The back of the cards contains this message in bold face:


“Be Alert” –but to what? What are children to report? Do we really want pre-adolescents who will find these most appealing to become junior G-men and women? While a child in a border or port area might infrequently see something suspicious to report to Customs, what about those in Kansas or Montana? Apart from the creation of unduly paranoid worldviews, malicious uses, and retaliation, if children become comfortable as informers in this realm, will that spread to other areas such as politics? It would indeed be ironic for the United States to welcome the demise of the KGB and the Stasi by copying one of their most hated practices.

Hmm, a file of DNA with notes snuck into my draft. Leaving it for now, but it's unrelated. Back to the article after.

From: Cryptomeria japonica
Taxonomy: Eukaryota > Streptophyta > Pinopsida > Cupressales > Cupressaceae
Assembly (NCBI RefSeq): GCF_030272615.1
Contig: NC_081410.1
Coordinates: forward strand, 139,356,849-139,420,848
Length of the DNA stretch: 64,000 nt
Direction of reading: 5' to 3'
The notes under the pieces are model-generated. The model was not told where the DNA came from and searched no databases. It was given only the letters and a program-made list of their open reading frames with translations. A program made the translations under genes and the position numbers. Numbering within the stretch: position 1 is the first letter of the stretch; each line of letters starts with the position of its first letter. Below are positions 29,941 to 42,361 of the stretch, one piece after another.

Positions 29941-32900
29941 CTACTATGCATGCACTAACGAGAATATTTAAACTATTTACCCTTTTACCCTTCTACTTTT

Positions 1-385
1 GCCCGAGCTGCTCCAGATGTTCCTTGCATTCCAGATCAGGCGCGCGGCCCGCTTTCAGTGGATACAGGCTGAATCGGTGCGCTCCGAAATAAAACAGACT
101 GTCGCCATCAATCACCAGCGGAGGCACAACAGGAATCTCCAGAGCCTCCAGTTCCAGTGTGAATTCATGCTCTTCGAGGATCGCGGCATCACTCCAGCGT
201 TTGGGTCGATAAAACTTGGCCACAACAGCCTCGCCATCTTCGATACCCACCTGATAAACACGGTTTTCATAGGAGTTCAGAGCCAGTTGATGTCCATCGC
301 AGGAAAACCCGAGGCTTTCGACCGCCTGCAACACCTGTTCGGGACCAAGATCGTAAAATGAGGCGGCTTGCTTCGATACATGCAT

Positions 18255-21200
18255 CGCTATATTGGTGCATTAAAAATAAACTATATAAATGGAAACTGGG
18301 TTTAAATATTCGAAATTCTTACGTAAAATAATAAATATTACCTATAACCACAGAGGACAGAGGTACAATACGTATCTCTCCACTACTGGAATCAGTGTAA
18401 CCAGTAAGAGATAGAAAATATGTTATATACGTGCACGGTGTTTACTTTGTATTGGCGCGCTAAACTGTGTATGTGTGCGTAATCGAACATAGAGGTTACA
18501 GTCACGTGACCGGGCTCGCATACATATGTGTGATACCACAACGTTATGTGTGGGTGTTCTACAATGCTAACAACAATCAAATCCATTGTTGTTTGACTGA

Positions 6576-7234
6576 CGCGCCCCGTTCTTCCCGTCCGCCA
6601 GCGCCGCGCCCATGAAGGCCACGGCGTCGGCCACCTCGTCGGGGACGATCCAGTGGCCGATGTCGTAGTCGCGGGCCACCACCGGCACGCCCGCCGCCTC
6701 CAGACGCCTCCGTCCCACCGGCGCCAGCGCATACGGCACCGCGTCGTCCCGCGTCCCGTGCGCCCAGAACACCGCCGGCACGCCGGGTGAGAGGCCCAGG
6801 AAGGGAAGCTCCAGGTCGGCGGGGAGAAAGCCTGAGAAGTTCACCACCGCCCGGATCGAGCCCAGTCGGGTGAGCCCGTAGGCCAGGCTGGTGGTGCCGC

Yet I don’t suggest abolishing the program. With the current over-emphasis on repressive approaches, educational efforts should be encouraged. Although at a minimum, it would be nice to see cards honoring the innovators in areas of drug treatment and education as well. They are heroic and have statistics too. It would also be nice if the cards encouraged children to discuss public policy issues such as “why does our society encourage the drinking of alcohol but discourage the taking of drugs?” But considered broadly trading cards are surely one of the more innocuous weapons in the war on drugs? Furthermore, giving out cards does not run the risk of sullying the reputation of law enforcement, driving up the price of drugs, encouraging crime, corrupting foreign governments, nor invading privacy, as do many other law enforcement responses. And I must admit to being excited about the 81 cards I now own --anyone want to trade a Sinbad (Labrador tattoo # C-475) for a Marauder (Labrador tattoo # C-383)?